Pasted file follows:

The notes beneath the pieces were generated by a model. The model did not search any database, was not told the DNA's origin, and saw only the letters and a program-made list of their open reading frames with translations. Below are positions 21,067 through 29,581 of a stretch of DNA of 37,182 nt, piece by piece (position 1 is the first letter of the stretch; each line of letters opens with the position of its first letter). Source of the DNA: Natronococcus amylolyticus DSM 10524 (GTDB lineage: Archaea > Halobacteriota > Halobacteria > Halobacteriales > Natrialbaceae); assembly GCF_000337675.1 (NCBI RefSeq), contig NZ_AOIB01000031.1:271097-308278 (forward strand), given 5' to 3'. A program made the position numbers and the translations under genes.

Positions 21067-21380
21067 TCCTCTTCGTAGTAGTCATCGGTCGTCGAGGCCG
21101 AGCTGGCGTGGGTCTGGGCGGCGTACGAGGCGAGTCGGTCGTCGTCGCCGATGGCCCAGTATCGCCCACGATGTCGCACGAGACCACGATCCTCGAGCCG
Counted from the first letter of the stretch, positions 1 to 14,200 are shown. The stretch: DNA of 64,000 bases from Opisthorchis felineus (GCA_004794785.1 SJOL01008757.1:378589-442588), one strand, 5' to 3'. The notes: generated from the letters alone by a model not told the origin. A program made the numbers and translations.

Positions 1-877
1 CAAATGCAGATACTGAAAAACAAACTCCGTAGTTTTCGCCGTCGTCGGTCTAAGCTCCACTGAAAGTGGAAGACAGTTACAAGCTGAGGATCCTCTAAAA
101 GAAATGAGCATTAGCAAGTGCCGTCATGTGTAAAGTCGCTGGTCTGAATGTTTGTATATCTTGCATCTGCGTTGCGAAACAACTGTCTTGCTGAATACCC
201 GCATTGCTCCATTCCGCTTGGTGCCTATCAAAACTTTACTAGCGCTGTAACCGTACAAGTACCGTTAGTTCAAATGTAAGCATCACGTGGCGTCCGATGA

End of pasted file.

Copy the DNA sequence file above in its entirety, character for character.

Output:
The notes beneath the pieces were generated by a model. The model did not search any database, was not told the DNA's origin, and saw only the letters and a program-made list of their open reading frames with translations. Below are positions 21,067 through 29,581 of a stretch of DNA of 37,182 nt, piece by piece (position 1 is the first letter of the stretch; each line of letters opens with the position of its first letter). Source of the DNA: Natronococcus amylolyticus DSM 10524 (GTDB lineage: Archaea > Halobacteriota > Halobacteria > Halobacteriales > Natrialbaceae); assembly GCF_000337675.1 (NCBI RefSeq), contig NZ_AOIB01000031.1:271097-308278 (forward strand), given 5' to 3'. A program made the position numbers and the translations under genes.

Positions 21067-21380
21067 TCCTCTTCGTAGTAGTCATCGGTCGTCGAGGCCG
21101 AGCTGGCGTGGGTCTGGGCGGCGTACGAGGCGAGTCGGTCGTCGTCGCCGATGGCCCAGTATCGCCCACGATGTCGCACGAGACCACGATCCTCGAGCCG
Counted from the first letter of the stretch, positions 1 to 14,200 are shown. The stretch: DNA of 64,000 bases from Opisthorchis felineus (GCA_004794785.1 SJOL01008757.1:378589-442588), one strand, 5' to 3'. The notes: generated from the letters alone by a model not told the origin. A program made the numbers and translations.

Positions 1-877
1 CAAATGCAGATACTGAAAAACAAACTCCGTAGTTTTCGCCGTCGTCGGTCTAAGCTCCACTGAAAGTGGAAGACAGTTACAAGCTGAGGATCCTCTAAAA
101 GAAATGAGCATTAGCAAGTGCCGTCATGTGTAAAGTCGCTGGTCTGAATGTTTGTATATCTTGCATCTGCGTTGCGAAACAACTGTCTTGCTGAATACCC
201 GCATTGCTCCATTCCGCTTGGTGCCTATCAAAACTTTACTAGCGCTGTAACCGTACAAGTACCGTTAGTTCAAATGTAAGCATCACGTGGCGTCCGATGA